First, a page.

Sunday, April 23, 2017

by Erin Nash

Dr Ha-Joon Chang

Last week, we were pleased to welcome Dr Ha-Joon Chang to speak as part of our CHESS/GPI Seminar Series in Philosophy, Economics and Public Policy. Dr Chang, a leading development economist and a prominent critic of ‘intellectual monocropping’ in economics, has been teaching economics in the Faculty of Economics and through the Development Studies programme at the University of Cambridge for more than two decades.

Chang commenced his presentation by noting that the most illuminating aspect of mainstream economics today is that economics is not limited to the study of anything in particular, including the economy. Economics is defined by its tools of analysis (mathematical models, mostly involving optimisation and equilibrium), rather than it’s object inquiry. The prevalence of this view is why so many popular economics books of recent years, such as Freakonomics have claimed, to be about "everything" or, sometimes with more modesty, “almost everything”.

 
Defining economics this way, in terms of its methodology and tools rather than its object of inquiry, goes a long way to explaining why the current landscape within economics has become dominated by just one school, neoclassical economics, with its set of core principles and assumptions – that individuals are perfectly selfish, perfectly rational, and able to create perfect markets by acting in their own interests. Plausible competing theories have been ignored; and we are suffering for it, claims Chang.

Consequently the key thesis of Dr Chang’s presentation was that economics warrants a pluralist approach, as no economic school, theory or methodology is globally superior to any other. Part of the self-image of many academic and practicing economists today is that economics is a well-established and settled science. But it is not, Chang emphasised. Dr Chang doesn’t believe it’s possible for economics to ever be a science in the way physics is, and so he isn't looking for a formula: fundamentally, he argues, economics is politics, and thus we shouldn't be thinking in terms of an ideal answer – the discussion should never close and the diversity that already exists needs to be preserved and propagated.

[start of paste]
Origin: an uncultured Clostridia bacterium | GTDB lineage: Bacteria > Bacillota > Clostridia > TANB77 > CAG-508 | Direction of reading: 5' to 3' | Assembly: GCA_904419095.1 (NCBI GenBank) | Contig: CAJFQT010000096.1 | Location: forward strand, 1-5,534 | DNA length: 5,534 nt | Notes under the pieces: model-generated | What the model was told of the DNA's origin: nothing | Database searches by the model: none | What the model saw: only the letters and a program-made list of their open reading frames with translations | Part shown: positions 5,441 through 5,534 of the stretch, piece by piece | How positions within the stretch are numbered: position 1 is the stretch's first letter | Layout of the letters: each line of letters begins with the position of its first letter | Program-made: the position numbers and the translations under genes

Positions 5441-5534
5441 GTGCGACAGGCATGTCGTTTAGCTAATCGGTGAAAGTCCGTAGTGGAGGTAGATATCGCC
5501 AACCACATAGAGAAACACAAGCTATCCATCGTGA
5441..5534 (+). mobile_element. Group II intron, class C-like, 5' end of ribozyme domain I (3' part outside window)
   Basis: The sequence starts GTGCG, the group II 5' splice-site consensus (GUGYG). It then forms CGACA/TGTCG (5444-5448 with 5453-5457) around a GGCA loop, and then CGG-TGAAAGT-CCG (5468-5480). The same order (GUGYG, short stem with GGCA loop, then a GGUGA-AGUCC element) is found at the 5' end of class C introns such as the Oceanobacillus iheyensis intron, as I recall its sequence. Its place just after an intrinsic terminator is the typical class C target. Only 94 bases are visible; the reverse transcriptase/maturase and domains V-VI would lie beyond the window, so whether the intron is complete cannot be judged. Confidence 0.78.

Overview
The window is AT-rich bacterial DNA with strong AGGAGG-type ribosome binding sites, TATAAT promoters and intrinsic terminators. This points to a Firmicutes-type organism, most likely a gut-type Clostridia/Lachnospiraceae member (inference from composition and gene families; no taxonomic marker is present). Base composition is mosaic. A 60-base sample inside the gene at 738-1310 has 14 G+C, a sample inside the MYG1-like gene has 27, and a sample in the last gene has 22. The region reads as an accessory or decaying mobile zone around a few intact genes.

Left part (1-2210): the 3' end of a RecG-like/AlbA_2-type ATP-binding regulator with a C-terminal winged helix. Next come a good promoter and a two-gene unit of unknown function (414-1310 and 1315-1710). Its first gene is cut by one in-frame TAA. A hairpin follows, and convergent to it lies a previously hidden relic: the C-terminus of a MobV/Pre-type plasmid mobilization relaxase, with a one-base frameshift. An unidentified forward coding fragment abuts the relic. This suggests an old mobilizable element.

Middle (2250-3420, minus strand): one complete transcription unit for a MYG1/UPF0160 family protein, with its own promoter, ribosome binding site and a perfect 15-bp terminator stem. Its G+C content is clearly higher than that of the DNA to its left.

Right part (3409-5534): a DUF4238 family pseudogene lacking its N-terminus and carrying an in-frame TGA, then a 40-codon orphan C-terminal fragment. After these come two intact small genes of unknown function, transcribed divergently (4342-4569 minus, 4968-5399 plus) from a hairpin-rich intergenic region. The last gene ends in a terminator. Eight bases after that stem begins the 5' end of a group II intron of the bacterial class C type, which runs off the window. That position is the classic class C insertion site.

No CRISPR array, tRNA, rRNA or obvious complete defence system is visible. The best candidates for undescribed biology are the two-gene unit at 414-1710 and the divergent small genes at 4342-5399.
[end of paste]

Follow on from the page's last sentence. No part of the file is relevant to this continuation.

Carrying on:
He explained that there are at least nine major schools of economics, possibly more if you include some minor schools or split bigger schools into sub-schools. Those nine schools are Austrian, Classical, Marxist, Institutionalist, Developmentalist, Behaviourist, Neoclassical, Keynesian, and Schumpeterian. Each school contains many different economic theories, methodologies and tools which all have strengths and weaknesses and something to contribute to economic problem solving, depending on the context. Hence Chang’s ideal that we recognise that none of these ideas are sacred, nor worthless. He insists that you can pick and choose from each and even mix them to understand our complex reality from different perspectives and to create new, innovative solutions.

It is for these reasons, Dr Chang is an outspoken advocate for curriculum reform in academic economics and in helping the average person in society to have a deeper understanding of economics. His latest book, Economics: The User’s Guide, aims to do just this, and contains a chapter upon which this presentation was based.

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